Motorcycle rider

Top 10 Tips for Buying a Used Motorcycle

Updated June 4, 2020 . AmFam Team

Check out these 10 great tips for buying a used motorcycle, so you can safely and confidently get a bike that’s right for you.

So, you’ve decided to buy a used motorcycle. Good for you! You’ll probably save money on the bike itself, and you can reap additional savings by avoiding setup, delivery and dealer fees if you’re buying from a private seller. The last thing you want though is for your used bike to break down or have surprise damage and problems.

What to Look for When Buying a Used Motorcycle

To make sure you get a set of wheels that’ll go the distance, it’s worth it to boost your know-how. Here are our top ten tips to keep in mind when buying a used motorcycle.

A little homework helps

Once you’ve decided on a few models you want to check out, do some initial research online to learn more about reliability, safety and maintenance. If you’re budget-conscious, look at overall costs, from fuel efficiency to insurance, to make sure you’re right on track.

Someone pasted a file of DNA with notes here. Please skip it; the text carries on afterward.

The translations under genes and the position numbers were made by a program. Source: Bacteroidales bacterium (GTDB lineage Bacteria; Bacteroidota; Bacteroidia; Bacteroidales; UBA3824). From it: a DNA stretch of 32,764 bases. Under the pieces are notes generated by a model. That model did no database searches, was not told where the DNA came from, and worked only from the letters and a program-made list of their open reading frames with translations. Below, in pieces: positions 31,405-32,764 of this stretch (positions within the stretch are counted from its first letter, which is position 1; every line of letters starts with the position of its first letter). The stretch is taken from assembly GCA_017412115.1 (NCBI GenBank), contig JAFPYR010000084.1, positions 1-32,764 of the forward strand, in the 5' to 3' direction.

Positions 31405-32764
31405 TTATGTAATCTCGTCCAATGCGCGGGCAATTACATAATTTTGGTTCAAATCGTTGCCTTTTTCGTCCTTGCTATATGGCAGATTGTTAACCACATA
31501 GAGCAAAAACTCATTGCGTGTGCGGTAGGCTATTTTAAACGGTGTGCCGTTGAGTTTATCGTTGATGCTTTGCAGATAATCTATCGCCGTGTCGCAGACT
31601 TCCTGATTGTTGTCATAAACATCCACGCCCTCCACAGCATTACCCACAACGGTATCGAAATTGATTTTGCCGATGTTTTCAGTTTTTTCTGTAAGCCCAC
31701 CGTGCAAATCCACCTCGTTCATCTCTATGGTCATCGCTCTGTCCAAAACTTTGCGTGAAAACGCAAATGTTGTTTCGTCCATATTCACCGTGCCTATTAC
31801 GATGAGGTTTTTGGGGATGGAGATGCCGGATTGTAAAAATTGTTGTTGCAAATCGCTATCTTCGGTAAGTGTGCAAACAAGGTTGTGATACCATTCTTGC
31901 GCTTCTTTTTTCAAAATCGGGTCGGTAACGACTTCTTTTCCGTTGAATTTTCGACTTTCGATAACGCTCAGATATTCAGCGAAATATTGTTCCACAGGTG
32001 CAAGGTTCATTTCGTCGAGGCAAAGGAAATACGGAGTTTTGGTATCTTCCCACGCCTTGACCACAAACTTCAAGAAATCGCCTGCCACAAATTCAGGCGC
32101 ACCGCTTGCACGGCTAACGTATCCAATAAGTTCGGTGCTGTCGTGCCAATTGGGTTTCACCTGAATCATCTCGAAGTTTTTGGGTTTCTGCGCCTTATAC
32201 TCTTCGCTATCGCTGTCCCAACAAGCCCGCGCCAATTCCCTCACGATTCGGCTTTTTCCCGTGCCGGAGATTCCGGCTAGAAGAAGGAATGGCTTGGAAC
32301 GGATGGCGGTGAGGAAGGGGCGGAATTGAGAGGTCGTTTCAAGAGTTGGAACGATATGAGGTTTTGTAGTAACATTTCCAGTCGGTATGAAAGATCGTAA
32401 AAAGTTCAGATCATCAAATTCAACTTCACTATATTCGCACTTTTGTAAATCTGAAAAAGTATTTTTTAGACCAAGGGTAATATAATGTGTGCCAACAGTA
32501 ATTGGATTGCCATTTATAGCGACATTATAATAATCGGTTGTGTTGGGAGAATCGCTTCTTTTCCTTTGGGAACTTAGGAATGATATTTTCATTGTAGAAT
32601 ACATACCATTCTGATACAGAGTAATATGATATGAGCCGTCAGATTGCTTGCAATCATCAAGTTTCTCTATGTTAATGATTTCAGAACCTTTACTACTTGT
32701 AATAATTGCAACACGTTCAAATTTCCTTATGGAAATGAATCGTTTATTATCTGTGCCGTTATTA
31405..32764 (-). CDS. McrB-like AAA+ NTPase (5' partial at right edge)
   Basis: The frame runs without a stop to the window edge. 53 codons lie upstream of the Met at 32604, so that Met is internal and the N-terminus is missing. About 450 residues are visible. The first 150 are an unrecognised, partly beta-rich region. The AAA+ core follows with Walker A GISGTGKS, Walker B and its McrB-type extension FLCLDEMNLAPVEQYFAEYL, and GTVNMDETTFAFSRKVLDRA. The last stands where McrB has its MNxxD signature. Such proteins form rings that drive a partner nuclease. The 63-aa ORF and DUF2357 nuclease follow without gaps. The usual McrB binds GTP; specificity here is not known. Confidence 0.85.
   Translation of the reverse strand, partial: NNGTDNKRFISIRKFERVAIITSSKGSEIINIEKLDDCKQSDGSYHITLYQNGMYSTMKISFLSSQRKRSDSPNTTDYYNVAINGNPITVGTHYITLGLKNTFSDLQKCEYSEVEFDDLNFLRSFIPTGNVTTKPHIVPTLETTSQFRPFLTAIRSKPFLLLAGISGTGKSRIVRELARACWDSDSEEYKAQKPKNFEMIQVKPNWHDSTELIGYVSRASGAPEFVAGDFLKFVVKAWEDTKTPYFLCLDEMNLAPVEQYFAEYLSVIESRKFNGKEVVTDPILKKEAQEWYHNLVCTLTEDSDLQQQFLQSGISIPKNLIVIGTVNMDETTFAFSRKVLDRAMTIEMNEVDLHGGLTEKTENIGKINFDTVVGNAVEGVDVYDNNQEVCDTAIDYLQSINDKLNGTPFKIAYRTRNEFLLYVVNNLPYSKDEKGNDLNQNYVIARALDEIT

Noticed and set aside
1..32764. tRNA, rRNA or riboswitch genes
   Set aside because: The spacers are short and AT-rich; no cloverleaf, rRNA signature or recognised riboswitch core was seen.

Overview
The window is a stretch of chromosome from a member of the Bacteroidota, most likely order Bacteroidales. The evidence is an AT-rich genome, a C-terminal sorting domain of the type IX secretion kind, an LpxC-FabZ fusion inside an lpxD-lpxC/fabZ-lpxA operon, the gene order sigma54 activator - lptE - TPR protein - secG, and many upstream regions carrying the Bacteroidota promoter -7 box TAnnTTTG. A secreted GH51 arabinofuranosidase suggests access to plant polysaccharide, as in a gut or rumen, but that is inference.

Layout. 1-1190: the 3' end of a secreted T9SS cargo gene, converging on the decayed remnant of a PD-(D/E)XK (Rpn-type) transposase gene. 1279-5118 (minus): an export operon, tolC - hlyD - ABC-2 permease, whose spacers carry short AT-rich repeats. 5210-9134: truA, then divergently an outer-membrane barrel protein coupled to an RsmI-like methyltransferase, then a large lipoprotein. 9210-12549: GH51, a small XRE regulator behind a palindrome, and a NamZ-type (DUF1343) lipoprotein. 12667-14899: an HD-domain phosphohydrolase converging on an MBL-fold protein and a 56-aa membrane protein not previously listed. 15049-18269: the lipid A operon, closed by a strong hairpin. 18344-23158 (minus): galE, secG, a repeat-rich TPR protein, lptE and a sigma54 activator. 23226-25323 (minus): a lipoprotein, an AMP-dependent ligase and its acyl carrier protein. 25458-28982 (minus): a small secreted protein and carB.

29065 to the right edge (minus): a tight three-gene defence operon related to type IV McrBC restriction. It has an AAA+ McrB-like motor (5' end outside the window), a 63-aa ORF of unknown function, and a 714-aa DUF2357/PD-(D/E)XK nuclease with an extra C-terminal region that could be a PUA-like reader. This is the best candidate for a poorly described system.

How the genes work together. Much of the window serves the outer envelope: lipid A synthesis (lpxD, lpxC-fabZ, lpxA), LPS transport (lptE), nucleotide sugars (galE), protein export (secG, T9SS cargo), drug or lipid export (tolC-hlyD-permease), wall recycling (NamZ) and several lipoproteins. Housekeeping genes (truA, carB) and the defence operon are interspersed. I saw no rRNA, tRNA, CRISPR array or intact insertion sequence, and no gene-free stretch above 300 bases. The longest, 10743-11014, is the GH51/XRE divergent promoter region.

Review the paperwork

When you meet with the seller of the used motorcycle you’ve selected, be sure to do the following:

  • Make sure the title matches the 17-digit VIN number that’s usually near the neck on most modern bikes
  • Carefully review the title and registration to make sure there are no liens
  • Get an online vehicle history report in advance to find out if the bike has ever been junked, salvaged, stolen or recalled
  • Ask the seller for the bike’s service history, along with any maintenance manuals that came with it

Look for crash clues

When you sit on the bike, point the front wheel straight forward, and look to see if the handlebars are evenly aligned. The bar ends, levers and foot pegs shouldn’t show signs of rust, and look for scratches on the engine case or exhaust pipes. Bent brake levers also could indicate the bike went down hard on the pavement. If the frame is dented or bent, don’t buy the bike. Damaged motorcycle frames are generally unsafe.

Check the chain and sprocket

The chain should be rust-free and have enough play to move up and down about by a half or three-quarters of an inch. There shouldn’t be a lot of movement when you move the chain side to side on the sprocket. Speaking of sprockets, make sure the teeth aren’t worn down too much.

Inspect those tires